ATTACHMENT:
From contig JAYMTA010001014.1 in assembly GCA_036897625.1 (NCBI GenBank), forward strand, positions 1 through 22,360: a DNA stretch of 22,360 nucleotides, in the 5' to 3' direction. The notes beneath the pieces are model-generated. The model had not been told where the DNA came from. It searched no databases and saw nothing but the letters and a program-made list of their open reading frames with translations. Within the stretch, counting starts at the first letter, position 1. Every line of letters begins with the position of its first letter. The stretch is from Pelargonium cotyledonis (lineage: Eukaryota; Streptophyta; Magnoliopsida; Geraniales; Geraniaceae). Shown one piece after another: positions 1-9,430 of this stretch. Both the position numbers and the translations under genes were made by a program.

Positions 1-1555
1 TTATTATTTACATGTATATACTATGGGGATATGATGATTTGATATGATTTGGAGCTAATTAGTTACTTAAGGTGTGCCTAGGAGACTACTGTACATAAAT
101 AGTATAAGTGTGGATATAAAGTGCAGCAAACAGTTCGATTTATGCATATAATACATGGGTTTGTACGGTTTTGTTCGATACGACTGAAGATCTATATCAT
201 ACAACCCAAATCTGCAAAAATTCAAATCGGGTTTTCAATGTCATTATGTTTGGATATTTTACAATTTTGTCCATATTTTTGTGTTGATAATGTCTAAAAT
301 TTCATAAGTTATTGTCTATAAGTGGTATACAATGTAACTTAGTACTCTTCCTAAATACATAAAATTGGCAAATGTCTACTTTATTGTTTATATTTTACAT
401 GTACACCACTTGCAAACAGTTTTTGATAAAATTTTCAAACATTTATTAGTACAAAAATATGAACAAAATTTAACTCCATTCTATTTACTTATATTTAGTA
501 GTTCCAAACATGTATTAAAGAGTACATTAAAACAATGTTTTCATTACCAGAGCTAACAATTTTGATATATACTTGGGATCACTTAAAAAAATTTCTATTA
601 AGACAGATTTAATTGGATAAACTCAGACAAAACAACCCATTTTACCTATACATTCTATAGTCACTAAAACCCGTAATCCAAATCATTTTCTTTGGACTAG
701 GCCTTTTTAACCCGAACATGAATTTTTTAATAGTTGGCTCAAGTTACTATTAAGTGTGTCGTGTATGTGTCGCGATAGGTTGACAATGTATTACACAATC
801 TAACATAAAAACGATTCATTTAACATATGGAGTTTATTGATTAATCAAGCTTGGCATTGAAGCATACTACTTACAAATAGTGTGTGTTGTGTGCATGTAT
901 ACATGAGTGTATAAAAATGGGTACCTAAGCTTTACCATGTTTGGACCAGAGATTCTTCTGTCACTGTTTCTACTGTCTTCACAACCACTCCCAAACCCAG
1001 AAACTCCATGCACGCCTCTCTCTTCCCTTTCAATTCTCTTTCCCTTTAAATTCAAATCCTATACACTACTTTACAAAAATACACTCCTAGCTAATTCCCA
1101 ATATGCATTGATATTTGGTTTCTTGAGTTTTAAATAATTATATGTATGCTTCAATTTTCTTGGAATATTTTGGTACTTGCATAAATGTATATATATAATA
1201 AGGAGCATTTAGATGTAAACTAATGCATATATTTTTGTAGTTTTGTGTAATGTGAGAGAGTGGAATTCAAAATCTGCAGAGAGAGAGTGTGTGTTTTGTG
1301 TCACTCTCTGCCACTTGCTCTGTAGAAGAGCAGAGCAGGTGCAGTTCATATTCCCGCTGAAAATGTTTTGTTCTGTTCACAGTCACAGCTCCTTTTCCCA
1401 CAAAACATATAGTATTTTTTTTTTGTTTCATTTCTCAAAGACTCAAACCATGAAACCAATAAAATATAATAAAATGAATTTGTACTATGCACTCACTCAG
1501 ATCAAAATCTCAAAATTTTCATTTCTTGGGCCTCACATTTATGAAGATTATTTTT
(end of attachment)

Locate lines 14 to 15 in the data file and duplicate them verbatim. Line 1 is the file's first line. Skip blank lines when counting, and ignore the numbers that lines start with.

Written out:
1101 ATATGCATTGATATTTGGTTTCTTGAGTTTTAAATAATTATATGTATGCTTCAATTTTCTTGGAATATTTTGGTACTTGCATAAATGTATATATATAATA
1201 AGGAGCATTTAGATGTAAACTAATGCATATATTTTTGTAGTTTTGTGTAATGTGAGAGAGTGGAATTCAAAATCTGCAGAGAGAGAGTGTGTGTTTTGTG